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letters to the editor


Roundabout mystery solved

There seems to be a high degree of confusion and angst about the recently completed roundabout at the intersection of Concord and Northshore Roads. Despite pleas from the community for clarification as to how to best deal with this oddity, all local media outlets and information disseminators have decided to wait for drivers to sort it out for themselves. Of course we all know that the original idea was put forth by a conspiracy of body shops that for some reason begin to salivate uncontrollably at the mention of the term “roundabout.”

As I travel through that intersection frequently I have a keen interest in everyone going by the same rules. I am stepping into the void and listing Jim’s Rules for dealing with Farragut’s very own traffic calming device.

To wit:

The vehicle actually in the circle has the right-of-way. Period, the end. As you slowly approach the circle carefully look to your left. If there is no vehicle in the circle you may enter; and now you have the right of way until you exit the circle.

As you slowly approach the circle and carefully look to your left and there is a vehicle already in the circle you must wait for that vehicle(s) to clear before you enter the circle. Period, the end. Once there is an opening in traffic – you may enter the circle.

(By the way, there is maximum of three times around and then you forfeit your right of way, in addition to being too dizzy to continue any further). NOTE: As a courtesy to your fellow drivers, and so you don’t get flipped off, you might want to engage your right turn signal before you intend to exit the circle.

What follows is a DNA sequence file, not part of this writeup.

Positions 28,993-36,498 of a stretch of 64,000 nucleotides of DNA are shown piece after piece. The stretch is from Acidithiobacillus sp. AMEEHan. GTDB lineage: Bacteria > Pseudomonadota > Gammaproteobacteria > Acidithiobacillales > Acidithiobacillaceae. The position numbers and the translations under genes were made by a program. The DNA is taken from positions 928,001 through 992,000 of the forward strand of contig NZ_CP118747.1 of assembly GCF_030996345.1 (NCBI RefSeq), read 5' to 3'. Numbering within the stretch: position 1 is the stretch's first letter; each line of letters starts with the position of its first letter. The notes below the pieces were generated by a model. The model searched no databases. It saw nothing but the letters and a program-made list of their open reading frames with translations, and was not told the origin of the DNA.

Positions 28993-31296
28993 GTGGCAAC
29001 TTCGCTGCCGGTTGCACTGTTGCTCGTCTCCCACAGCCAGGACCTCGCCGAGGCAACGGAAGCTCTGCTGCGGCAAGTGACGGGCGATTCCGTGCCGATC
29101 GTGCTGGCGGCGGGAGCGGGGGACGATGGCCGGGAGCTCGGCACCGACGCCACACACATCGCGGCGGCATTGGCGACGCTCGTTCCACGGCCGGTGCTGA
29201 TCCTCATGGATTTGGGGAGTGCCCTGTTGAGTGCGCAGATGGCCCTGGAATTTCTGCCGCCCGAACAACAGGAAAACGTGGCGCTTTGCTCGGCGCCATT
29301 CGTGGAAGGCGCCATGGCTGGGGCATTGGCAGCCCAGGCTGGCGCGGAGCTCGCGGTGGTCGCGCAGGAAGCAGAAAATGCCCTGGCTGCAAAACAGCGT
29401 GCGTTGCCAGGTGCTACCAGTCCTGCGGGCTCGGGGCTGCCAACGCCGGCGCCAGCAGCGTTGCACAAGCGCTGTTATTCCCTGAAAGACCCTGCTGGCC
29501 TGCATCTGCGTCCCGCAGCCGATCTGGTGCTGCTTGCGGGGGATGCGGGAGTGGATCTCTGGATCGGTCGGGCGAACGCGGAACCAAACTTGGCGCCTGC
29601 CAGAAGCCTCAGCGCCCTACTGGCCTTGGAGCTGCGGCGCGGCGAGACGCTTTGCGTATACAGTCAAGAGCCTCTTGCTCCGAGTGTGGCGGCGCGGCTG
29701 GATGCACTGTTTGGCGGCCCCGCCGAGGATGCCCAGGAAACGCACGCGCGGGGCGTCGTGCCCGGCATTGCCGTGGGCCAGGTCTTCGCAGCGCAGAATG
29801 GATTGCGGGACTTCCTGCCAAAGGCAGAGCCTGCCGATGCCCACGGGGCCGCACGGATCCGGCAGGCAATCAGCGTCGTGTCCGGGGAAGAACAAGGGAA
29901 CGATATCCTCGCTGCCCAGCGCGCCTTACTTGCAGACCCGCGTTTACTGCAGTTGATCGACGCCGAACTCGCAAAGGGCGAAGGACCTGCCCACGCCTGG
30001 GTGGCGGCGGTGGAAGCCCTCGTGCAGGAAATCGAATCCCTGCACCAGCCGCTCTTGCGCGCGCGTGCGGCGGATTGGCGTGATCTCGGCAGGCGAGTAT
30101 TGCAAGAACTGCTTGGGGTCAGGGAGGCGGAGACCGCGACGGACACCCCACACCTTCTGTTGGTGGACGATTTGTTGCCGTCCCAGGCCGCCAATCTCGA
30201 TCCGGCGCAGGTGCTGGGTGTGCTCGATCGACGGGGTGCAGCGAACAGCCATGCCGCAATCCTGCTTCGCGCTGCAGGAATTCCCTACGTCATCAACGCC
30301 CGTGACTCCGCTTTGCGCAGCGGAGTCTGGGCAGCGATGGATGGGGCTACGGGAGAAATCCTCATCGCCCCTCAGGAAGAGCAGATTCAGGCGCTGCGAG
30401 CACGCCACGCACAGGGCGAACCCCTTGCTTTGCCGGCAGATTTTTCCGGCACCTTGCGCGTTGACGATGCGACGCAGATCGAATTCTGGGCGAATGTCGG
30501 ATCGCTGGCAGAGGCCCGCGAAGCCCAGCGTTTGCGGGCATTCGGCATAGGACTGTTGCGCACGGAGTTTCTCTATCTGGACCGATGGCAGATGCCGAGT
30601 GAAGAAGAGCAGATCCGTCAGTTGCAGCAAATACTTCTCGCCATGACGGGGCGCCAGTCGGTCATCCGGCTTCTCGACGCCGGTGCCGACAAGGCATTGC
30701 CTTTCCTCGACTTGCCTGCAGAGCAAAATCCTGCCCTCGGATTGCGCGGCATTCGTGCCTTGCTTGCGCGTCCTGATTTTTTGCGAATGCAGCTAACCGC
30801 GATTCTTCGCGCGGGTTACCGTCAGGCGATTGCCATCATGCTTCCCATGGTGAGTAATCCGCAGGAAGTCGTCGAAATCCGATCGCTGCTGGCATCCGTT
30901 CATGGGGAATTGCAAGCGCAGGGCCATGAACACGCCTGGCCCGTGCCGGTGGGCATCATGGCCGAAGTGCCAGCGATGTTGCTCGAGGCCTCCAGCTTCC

There is one exception: As you travel west on Northshore, (toward Loudon County) and want to go North on Concord Road, (toward Farragut) there is a separate turn lane and you don’t actually enter the circle. So who does what to whom in this case ? The vehicles coming out of the circle have the right of way and the right-turners have to yield. I know this part can be difficult for right turners, but if you get temporarily confused there is a giant, red sign that says “Yield” to help you remember.

There are also three types of drivers that may be encountered and dealt with to successfully negotiate the circle:

• The cowboy syndrome. Usually identified by pick-ups trucks with drivers wearing sleeveless T-shirts and baseball caps that say “CAT.” Sometimes hauling a cement mixer in the back of the truck. They don’t really understand what right-of-way means and find a traffic circle just a minor inconvenience.

• The ego trip. Usually a BMW or possibly an Infinity. They have a cell phone in one ear, an I-Pod in the other while they a punching buttons on their state-of-the-art GPS. They just naturally assume they “own” the right of way, every time, in all situations because, well … because they are them and you aren’t.

• The denizens. These drivers have been driving Northshore for 30 or 40 years and don’t see any reason why they should start yielding the right of way now. Instead of driving around the circle they choose to drive over the curb and keep pretty much a straight line. They are easily identified as they reek of Buicks and silver hair.

The circle did not create these three types of drivers — they were there all the time. The circle just makes them more visible. They exist everywhere, in all intersections, all over the country and are not limited to Concord — Northshore. You just need to be aware they exist and deal with them as best you can.

These are the ground-rules as to who has the right of way. It’s actually pretty simple. But please remember the admonition in your driver’s training handbook: having the right of way is no excuse for having an accident.



Jim Holladay

Farragut

 

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